African American female NASCAR pit crew member recounts her journey

(CHARLOTTE, N.C.) — The sound of drills is deafening, but the careful choreography of hurried tire-changing puts everyone on the track into their own quiet Zen.

“My heart’s like: ‘Boom boom, boom boom,” NASCAR rear-tire changer, Brehanna Daniels, told ABC News. “If there is a wheel rolling down pit road, that it’ll be my fault, and I’m fired.”

Once practice ends, Daniels and her team members whip off their helmets to talk, a motion that quietly reveals that she’s the only woman in the pit.

“Anything a guy can do, we can do — probably do a little better too!” she joked.

“I’m never complacent,” she added. “I’m going to keep doing whatever I can to be great.”

And “great” she already is. In 2019, Daniels became one of the first women in NASCAR history to pit at the Daytona 500. She is also the first African American female pit crew member to compete at a national series.

“I’m doing something that’s not just for myself but it’s much bigger than me,” she said. “I’d like to see NASCAR as multiple faces and not just one.”

Daniels said she never initially set out to get into the race car game. She played basketball for Norfolk State University on a full scholarship and had no interest in NASCAR until she heard there were tryouts on campus.

“Something told me, like, you have to go to this NASCAR trial,” she remembered. “It was like God told me, like: ‘Brianna you have to do this.’”

She said she was the only woman to try out in the trial, which eventually led her to a spot on NASCAR’s “Drive for Diversity” program.

“They were specifically recruiting athletes,” she remembered. Considering how heavy the tires are and how valuable speed is, athletic conditioning is key. Tires can range between 65-75 pounds.

In stark contrast to the intensity of her daily job, every night Daniels sinks quietly into her journals. She has been journaling every day since she was a little girl. She has over a dozen journals stacked up, all different colors, sizes and shapes, all filled with life-altering moments as well as mundane middle school gossip. She smiles as she flips through one, remembering her first college basketball game.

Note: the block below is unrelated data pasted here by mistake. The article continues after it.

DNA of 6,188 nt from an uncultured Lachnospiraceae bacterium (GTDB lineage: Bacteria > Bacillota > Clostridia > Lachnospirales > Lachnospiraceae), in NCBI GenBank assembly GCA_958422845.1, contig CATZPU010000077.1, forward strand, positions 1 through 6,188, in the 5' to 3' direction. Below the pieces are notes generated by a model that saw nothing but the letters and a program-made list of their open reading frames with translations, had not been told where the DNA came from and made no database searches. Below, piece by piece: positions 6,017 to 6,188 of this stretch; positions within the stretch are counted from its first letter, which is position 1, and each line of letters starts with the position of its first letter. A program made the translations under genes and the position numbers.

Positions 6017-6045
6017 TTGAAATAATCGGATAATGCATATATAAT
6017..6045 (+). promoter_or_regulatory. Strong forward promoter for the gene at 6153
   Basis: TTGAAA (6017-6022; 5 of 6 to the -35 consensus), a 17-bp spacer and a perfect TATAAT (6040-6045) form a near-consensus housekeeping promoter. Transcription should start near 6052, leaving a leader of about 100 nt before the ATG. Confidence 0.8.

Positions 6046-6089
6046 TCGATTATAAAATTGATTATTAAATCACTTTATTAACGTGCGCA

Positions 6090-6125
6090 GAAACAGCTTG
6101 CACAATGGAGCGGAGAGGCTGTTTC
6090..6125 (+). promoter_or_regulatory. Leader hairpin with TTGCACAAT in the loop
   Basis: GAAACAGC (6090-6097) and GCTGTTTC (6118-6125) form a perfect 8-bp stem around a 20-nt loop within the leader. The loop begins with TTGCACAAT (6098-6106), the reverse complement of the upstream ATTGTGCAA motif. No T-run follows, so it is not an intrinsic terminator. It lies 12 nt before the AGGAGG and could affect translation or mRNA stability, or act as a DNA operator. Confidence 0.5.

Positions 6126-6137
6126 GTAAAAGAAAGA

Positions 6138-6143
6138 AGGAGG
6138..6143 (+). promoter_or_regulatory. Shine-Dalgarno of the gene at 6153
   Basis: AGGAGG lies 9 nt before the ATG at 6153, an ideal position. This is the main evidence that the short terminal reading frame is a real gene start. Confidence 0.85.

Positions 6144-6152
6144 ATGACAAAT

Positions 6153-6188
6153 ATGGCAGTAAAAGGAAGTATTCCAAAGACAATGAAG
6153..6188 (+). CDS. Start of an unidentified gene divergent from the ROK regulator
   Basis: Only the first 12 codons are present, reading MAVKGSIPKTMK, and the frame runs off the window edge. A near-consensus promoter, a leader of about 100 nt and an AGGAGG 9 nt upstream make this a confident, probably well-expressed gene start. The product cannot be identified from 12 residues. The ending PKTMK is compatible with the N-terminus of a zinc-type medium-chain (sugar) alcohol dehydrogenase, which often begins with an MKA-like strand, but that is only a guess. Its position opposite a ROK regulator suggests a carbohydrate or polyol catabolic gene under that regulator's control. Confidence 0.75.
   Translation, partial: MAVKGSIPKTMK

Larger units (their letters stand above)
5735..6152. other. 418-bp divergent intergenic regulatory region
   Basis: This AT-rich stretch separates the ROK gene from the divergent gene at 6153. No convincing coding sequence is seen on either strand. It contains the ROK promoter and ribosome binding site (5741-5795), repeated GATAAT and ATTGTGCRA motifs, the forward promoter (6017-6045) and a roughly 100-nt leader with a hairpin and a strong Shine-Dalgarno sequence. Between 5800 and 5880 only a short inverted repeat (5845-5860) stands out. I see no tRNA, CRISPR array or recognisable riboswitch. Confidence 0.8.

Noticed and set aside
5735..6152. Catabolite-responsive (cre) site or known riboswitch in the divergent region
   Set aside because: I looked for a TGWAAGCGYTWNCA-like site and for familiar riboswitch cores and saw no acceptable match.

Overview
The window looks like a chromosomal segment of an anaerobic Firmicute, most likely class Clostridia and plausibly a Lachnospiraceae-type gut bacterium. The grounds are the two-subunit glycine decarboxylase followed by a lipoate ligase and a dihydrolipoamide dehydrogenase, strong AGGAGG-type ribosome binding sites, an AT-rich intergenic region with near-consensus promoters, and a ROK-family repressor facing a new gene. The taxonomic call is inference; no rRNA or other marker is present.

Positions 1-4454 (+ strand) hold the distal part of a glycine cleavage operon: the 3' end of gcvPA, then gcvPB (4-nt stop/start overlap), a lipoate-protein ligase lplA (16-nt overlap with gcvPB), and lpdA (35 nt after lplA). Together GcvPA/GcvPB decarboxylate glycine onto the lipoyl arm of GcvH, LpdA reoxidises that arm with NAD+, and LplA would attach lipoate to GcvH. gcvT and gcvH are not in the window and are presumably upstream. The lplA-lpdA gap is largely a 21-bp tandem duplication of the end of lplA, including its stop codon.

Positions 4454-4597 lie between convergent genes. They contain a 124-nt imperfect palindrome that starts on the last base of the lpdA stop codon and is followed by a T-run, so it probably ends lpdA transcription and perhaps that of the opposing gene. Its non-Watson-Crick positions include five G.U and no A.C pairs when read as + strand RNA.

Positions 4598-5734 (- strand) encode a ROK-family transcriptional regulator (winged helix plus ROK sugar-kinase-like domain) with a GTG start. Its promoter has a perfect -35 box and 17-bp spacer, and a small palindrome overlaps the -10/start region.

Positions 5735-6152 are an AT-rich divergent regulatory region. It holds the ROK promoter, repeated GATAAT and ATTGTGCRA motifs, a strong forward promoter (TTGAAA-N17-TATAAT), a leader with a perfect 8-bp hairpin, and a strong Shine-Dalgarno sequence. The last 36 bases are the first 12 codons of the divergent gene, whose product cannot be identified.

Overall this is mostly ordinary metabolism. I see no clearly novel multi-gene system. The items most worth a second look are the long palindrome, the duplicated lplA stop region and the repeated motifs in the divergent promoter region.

“Journaling is very therapeutic to me — like we have best friends that we can talk to, you know, talk to about stuff that’s gone on our lives. But you don’t always tell them every single thing,” she says. “It’s like everything’s bottled up inside. I’m slowly releasing it as I’m writing it down on paper.”

She credits her mom for getting her into writing — a routine that grew more important to Daniels after losing her mother to breast cancer when she was 14 years old.

“She was a real trooper, you know,” she said. “She was like Superwoman to me.”

Back at the pit, Daniels joked around with the other male team members, even lightly punching one in the arms as they run laps.

“She’s basically one of the guys out here,” said NASCAR tire carrier and teammate, Ernesto Holden. “We treat her the same way we treat the other guys.”

But for Daniels, she said she strives for more.

“I always thought that name looked good on TV,” Daniels said with a smile. “One day everybody will know who Brehanna Daniels is.”

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